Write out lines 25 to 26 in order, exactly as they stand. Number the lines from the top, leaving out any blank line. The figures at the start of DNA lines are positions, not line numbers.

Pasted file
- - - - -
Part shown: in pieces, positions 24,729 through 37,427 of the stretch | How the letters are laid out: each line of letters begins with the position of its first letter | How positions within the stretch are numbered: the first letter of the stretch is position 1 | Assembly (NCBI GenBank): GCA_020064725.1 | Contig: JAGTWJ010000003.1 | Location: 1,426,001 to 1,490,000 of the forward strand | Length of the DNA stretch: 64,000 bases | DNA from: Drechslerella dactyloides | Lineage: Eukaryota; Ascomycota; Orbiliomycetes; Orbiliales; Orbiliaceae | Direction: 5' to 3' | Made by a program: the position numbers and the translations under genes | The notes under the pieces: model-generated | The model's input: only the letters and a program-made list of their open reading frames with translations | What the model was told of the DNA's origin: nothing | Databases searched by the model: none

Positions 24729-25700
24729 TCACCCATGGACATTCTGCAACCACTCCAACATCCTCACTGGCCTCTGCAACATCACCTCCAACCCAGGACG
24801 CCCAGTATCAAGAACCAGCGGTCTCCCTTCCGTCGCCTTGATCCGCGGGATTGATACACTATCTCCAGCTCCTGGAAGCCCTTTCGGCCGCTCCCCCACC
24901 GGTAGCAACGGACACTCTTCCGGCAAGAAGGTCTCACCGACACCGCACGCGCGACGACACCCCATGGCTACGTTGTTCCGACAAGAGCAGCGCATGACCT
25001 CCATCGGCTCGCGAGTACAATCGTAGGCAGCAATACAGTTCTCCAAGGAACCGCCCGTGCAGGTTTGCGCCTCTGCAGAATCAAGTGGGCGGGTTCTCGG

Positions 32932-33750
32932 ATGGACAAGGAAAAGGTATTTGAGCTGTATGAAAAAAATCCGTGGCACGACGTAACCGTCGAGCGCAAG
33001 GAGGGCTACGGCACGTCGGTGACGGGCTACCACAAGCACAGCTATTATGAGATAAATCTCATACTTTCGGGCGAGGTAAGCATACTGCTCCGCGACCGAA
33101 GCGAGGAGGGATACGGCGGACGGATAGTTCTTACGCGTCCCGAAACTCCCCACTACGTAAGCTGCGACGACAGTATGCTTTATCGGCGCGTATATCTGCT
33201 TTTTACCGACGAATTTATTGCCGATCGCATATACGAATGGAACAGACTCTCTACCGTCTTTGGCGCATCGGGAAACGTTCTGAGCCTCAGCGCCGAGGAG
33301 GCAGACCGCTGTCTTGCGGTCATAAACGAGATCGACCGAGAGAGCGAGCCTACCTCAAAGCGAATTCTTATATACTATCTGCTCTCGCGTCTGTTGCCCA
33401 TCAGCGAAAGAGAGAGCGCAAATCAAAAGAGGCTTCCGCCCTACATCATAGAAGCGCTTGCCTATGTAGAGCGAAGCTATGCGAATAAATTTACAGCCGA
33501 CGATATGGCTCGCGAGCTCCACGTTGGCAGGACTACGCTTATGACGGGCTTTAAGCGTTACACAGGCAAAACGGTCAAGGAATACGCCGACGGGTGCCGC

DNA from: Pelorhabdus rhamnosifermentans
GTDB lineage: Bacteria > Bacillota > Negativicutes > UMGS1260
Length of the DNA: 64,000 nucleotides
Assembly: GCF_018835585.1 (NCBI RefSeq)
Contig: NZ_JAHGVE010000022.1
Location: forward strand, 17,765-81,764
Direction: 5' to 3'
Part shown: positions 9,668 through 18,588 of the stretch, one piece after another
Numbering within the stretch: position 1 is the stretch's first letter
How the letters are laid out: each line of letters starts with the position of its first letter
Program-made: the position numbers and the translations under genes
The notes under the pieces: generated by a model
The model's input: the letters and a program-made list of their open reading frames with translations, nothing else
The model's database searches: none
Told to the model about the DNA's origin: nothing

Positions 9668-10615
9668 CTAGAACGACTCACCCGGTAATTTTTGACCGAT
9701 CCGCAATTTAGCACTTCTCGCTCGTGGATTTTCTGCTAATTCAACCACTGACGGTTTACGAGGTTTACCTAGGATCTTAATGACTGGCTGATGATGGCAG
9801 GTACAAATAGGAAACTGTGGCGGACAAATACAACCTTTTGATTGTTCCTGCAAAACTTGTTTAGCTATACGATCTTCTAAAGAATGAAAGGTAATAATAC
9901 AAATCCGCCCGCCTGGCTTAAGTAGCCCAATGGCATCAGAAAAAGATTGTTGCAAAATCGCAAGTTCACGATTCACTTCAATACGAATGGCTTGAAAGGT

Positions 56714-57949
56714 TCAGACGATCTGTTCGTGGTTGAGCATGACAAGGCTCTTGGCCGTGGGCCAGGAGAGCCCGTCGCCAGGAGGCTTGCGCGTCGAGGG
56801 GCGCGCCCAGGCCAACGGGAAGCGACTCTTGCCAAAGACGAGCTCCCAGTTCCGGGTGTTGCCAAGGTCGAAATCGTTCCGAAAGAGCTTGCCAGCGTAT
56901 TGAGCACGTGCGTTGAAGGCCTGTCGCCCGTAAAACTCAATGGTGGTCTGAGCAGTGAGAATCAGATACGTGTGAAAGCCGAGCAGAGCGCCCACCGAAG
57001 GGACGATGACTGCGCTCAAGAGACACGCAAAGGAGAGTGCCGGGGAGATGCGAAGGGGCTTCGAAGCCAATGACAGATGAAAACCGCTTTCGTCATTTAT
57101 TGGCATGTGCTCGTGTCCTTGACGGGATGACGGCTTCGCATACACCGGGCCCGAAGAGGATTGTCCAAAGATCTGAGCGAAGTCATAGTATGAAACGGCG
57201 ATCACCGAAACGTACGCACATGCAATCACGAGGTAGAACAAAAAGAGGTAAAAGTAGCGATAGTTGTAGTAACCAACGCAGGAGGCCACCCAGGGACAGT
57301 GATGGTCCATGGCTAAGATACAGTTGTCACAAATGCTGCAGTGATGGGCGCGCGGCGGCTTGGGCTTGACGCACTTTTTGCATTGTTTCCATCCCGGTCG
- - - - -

Program-made: the position numbers and the translations under genes
The notes under the pieces: generated by a model